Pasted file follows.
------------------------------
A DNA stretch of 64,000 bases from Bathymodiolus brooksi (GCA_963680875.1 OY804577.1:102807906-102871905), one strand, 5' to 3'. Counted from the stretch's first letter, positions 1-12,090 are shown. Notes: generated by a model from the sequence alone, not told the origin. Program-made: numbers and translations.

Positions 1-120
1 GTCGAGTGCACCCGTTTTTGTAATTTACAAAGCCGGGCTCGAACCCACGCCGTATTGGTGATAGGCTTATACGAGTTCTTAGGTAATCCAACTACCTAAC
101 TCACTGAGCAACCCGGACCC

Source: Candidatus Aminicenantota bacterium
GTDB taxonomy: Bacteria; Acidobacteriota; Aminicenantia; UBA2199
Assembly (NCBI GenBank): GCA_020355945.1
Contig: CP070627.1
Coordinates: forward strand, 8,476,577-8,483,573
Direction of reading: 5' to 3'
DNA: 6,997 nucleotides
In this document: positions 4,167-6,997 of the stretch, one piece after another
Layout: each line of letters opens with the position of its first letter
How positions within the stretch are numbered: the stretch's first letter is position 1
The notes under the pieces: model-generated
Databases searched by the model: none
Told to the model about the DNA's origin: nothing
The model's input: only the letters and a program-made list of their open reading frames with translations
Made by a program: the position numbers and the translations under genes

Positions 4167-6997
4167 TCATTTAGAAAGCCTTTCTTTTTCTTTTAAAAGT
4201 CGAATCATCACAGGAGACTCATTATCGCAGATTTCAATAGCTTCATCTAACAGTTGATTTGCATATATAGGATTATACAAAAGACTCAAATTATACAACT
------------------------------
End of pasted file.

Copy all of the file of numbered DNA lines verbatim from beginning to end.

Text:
A DNA stretch of 64,000 bases from Bathymodiolus brooksi (GCA_963680875.1 OY804577.1:102807906-102871905), one strand, 5' to 3'. Counted from the stretch's first letter, positions 1-12,090 are shown. Notes: generated by a model from the sequence alone, not told the origin. Program-made: numbers and translations.

Positions 1-120
1 GTCGAGTGCACCCGTTTTTGTAATTTACAAAGCCGGGCTCGAACCCACGCCGTATTGGTGATAGGCTTATACGAGTTCTTAGGTAATCCAACTACCTAAC
101 TCACTGAGCAACCCGGACCC

Source: Candidatus Aminicenantota bacterium
GTDB taxonomy: Bacteria; Acidobacteriota; Aminicenantia; UBA2199
Assembly (NCBI GenBank): GCA_020355945.1
Contig: CP070627.1
Coordinates: forward strand, 8,476,577-8,483,573
Direction of reading: 5' to 3'
DNA: 6,997 nucleotides
In this document: positions 4,167-6,997 of the stretch, one piece after another
Layout: each line of letters opens with the position of its first letter
How positions within the stretch are numbered: the stretch's first letter is position 1
The notes under the pieces: model-generated
Databases searched by the model: none
Told to the model about the DNA's origin: nothing
The model's input: only the letters and a program-made list of their open reading frames with translations
Made by a program: the position numbers and the translations under genes

Positions 4167-6997
4167 TCATTTAGAAAGCCTTTCTTTTTCTTTTAAAAGT
4201 CGAATCATCACAGGAGACTCATTATCGCAGATTTCAATAGCTTCATCTAACAGTTGATTTGCATATATAGGATTATACAAAAGACTCAAATTATACAACT